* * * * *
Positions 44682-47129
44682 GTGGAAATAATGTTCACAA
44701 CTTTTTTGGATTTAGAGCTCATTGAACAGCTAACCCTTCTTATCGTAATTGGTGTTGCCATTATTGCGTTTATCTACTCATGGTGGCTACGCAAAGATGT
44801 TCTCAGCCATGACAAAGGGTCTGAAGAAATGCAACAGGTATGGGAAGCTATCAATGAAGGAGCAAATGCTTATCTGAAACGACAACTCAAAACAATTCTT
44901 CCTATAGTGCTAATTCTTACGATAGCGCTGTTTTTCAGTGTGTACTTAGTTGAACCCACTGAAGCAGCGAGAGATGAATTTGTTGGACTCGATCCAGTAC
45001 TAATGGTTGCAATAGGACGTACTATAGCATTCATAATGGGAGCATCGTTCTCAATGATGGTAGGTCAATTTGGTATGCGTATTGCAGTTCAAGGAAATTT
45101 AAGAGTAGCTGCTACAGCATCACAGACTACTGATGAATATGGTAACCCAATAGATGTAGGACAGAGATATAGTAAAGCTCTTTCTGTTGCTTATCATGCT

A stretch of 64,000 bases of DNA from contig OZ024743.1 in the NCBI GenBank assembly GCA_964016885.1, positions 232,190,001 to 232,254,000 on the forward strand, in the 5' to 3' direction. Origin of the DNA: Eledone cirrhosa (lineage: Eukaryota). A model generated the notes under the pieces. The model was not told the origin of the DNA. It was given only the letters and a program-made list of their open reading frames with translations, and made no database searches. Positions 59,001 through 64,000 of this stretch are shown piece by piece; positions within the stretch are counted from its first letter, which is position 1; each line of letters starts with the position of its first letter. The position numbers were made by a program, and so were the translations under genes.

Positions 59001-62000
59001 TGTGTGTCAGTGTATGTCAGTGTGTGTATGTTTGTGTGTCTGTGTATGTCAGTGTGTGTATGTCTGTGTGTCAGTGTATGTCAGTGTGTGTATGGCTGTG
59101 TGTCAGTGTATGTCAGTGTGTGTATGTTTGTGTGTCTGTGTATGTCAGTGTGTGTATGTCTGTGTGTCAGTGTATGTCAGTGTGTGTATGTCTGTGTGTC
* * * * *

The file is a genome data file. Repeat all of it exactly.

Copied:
Positions 44682-47129
44682 GTGGAAATAATGTTCACAA
44701 CTTTTTTGGATTTAGAGCTCATTGAACAGCTAACCCTTCTTATCGTAATTGGTGTTGCCATTATTGCGTTTATCTACTCATGGTGGCTACGCAAAGATGT
44801 TCTCAGCCATGACAAAGGGTCTGAAGAAATGCAACAGGTATGGGAAGCTATCAATGAAGGAGCAAATGCTTATCTGAAACGACAACTCAAAACAATTCTT
44901 CCTATAGTGCTAATTCTTACGATAGCGCTGTTTTTCAGTGTGTACTTAGTTGAACCCACTGAAGCAGCGAGAGATGAATTTGTTGGACTCGATCCAGTAC
45001 TAATGGTTGCAATAGGACGTACTATAGCATTCATAATGGGAGCATCGTTCTCAATGATGGTAGGTCAATTTGGTATGCGTATTGCAGTTCAAGGAAATTT
45101 AAGAGTAGCTGCTACAGCATCACAGACTACTGATGAATATGGTAACCCAATAGATGTAGGACAGAGATATAGTAAAGCTCTTTCTGTTGCTTATCATGCT

A stretch of 64,000 bases of DNA from contig OZ024743.1 in the NCBI GenBank assembly GCA_964016885.1, positions 232,190,001 to 232,254,000 on the forward strand, in the 5' to 3' direction. Origin of the DNA: Eledone cirrhosa (lineage: Eukaryota). A model generated the notes under the pieces. The model was not told the origin of the DNA. It was given only the letters and a program-made list of their open reading frames with translations, and made no database searches. Positions 59,001 through 64,000 of this stretch are shown piece by piece; positions within the stretch are counted from its first letter, which is position 1; each line of letters starts with the position of its first letter. The position numbers were made by a program, and so were the translations under genes.

Positions 59001-62000
59001 TGTGTGTCAGTGTATGTCAGTGTGTGTATGTTTGTGTGTCTGTGTATGTCAGTGTGTGTATGTCTGTGTGTCAGTGTATGTCAGTGTGTGTATGGCTGTG
59101 TGTCAGTGTATGTCAGTGTGTGTATGTTTGTGTGTCTGTGTATGTCAGTGTGTGTATGTCTGTGTGTCAGTGTATGTCAGTGTGTGTATGTCTGTGTGTC